Meningitis

Join the Conversation on
Meningitis
843 people
0 stories
126 posts
  • About Meningitis
  • Note: The hashtags you follow are publicly viewable on your profile; you can change this at any time.
    Newsletters
    Don’t miss what’s new on The Mighty. We have over 20 email newsletters to choose from, from mental health to chronic illness.
    Browse and Subscribe
    What's New in Meningitis
    All
    Stories
    Posts
    Videos
    Latest
    Trending
    Community Voices

    I'm new here!

    Hi, my name is MistressPlaid. I'm here because I'm struggling with adult-diagnosted ADHD and anxiety disorder, and am having a hard time getting timely and useful care from my psychiatrist, and am struggling with adulting on almost every level.

    My ADHD symptoms have been getting progressively unmanageable the older I get, and tonight's late-night tunnel-vision research was centered on trying to find out if my childhood spinal meningitis (and resulting 2 weeks in a coma at age 2, right-side brain damage and inner-ear hearing loss, and more) would help explain my ADHD, and see if I can find a path to manage it.

    I'm a former sex educator and sex toy expert (though that one might be something that never stops being a super power) and have used my ability to be in the flow to be present with people and help them know they are *normal for them* and are worth loving. I'd love to flex those neglected helpful muscles here, too, if the opportunity reveals itself.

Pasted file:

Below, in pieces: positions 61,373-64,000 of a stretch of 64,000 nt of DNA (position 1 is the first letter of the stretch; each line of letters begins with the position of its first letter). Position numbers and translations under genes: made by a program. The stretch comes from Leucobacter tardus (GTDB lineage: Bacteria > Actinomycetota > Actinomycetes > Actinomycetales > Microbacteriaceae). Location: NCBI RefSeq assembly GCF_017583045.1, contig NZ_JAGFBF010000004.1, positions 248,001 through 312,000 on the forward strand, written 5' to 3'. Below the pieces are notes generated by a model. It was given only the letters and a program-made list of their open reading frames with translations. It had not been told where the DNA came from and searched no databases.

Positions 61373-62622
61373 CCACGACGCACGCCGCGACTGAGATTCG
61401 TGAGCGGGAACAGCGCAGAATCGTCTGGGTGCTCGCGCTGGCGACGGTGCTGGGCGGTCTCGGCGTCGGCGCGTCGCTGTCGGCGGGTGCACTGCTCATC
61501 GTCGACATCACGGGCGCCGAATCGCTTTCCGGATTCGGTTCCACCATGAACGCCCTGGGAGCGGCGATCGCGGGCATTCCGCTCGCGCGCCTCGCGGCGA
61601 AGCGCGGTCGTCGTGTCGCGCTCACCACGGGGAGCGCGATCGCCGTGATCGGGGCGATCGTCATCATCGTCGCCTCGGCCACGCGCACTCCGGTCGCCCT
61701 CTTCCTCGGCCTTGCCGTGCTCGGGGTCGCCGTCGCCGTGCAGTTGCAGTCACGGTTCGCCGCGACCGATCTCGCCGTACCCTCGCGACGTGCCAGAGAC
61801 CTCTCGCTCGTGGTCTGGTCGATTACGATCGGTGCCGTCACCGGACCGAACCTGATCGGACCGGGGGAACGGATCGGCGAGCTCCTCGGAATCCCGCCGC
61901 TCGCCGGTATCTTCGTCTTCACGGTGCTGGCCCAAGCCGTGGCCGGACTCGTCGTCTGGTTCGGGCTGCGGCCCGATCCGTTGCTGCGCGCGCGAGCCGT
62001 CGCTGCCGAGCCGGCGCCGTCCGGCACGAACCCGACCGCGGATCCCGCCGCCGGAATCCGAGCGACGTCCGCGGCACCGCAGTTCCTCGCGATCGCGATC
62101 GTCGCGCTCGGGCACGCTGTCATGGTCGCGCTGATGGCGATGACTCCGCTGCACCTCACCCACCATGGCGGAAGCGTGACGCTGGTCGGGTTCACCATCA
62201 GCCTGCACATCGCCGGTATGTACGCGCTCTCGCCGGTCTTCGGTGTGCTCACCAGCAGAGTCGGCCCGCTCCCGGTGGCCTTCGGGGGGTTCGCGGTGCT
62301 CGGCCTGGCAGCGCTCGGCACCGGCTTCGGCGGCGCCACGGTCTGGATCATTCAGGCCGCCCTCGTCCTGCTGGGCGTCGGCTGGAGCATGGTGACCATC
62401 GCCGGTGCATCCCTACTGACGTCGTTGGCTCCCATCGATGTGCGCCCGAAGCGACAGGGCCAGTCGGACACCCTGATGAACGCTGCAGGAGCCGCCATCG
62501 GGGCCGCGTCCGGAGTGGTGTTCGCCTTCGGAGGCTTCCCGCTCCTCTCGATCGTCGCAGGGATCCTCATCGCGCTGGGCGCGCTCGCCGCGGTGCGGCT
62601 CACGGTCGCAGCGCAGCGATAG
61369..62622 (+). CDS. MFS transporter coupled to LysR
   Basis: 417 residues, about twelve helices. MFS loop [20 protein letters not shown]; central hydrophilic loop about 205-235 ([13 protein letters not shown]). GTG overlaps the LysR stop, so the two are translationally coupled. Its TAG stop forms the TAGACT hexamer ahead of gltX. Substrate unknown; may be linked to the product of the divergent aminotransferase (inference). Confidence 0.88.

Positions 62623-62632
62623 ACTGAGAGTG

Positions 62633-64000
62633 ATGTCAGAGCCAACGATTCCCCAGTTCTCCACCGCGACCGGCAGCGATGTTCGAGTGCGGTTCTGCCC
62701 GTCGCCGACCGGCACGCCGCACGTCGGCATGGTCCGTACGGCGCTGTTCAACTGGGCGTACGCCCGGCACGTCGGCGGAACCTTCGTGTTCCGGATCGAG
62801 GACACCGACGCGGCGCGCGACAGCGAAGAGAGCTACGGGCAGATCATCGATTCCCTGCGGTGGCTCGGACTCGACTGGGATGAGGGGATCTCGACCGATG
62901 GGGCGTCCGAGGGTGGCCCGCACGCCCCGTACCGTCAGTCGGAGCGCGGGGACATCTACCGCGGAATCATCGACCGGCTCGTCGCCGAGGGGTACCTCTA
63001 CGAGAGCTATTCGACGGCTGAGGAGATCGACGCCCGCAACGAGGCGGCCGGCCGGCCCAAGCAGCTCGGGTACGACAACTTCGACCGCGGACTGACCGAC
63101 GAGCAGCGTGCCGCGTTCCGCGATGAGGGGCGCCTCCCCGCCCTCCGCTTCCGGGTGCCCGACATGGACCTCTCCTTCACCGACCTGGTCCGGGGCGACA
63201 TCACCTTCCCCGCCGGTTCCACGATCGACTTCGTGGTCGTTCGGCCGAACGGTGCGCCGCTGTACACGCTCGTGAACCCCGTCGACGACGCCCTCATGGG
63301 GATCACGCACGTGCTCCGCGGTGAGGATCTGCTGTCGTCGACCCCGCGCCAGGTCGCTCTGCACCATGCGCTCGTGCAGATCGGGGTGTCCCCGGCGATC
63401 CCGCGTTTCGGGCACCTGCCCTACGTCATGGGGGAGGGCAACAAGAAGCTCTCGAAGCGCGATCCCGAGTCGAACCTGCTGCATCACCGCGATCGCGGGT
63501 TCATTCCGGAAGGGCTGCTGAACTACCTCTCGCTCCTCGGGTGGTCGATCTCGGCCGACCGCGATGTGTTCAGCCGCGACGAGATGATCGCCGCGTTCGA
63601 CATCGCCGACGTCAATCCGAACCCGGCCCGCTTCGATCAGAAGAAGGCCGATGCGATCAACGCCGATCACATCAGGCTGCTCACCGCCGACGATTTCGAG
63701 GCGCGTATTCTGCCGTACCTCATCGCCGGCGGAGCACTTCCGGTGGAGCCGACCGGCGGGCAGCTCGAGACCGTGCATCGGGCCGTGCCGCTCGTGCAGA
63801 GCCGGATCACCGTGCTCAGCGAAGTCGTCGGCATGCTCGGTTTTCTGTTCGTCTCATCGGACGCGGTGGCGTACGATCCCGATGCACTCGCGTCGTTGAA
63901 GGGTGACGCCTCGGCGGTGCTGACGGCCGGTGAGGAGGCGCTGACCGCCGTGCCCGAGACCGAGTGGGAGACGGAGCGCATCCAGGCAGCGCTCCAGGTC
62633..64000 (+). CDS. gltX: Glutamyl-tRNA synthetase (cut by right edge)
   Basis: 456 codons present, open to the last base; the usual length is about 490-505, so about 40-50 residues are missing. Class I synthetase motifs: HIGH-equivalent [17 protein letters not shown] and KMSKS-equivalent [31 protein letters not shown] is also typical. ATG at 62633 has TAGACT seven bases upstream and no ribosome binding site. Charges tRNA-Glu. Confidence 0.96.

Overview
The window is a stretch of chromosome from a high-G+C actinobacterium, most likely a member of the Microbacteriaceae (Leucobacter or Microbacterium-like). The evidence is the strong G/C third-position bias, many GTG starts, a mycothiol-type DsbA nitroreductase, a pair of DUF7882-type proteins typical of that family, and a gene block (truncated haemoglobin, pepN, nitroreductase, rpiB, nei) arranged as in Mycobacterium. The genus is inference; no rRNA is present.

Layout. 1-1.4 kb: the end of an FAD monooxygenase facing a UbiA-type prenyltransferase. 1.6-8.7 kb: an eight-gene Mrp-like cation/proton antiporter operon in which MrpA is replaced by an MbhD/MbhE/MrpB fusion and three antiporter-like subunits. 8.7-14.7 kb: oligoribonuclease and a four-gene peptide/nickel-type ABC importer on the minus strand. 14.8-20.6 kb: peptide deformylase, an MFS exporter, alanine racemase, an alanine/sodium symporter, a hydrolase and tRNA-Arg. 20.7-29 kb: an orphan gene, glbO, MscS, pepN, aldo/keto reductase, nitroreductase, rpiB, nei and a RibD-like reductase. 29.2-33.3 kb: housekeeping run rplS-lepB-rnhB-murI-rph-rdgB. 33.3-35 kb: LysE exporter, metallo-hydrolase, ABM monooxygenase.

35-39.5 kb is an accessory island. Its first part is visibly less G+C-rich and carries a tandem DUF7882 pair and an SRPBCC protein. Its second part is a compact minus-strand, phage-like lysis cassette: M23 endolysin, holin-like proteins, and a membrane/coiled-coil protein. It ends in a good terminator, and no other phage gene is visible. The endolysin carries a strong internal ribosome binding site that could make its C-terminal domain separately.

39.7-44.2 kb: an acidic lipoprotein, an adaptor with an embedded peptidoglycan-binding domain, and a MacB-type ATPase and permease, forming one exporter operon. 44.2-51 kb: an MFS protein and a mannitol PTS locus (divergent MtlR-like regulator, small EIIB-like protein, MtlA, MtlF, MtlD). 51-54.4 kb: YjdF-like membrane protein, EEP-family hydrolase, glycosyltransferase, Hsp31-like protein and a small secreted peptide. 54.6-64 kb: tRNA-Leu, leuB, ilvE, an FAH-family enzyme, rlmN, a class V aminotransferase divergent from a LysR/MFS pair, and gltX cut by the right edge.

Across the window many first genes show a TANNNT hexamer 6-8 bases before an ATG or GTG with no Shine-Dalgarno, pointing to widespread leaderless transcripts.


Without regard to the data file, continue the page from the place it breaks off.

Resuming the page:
#MightyTogether #ADHD #Anxiety #SexEducation

    2 people are talking about this
    Community Voices

    Chasing Ghosts

    <p>Chasing Ghosts</p>
    4 people are talking about this
    Community Voices

    Given and grief

    #Fibromyalgia

    Not really sure why I'm posting this, I guess I need to tell someone how I'm feeling without seeing faces. In January this year our amazing 15 month old grandson passed away. After a 6 week fight against strep throat, which somehow got into his blood stream causing pnuemoccal meningitis and sepsis he lost. That doesn't really explain the fight he put up but it is the basics of what he went through. He was so healthy, had been vaccinated from meningitis just not the variant he caught, who knew there are over 90 variants of pneumococcal meningitis and the vaccine only covers the 13 most common.

    I look at his photos and have to remind myself that I'm never going to have a hug from him again or see his smile when I walk into the room. I am hurting from this massive loss while trying to deal with my fibro, and be there for the rest of my family, sometimes I just want the world to stop spinning so I can get off.

    I know I'm not the only person going through grief so for all those I'm sending huge hugs

    9 people are talking about this
    Sara Bohling

    Finding Little Moments of Joy While Enduring CSF Leak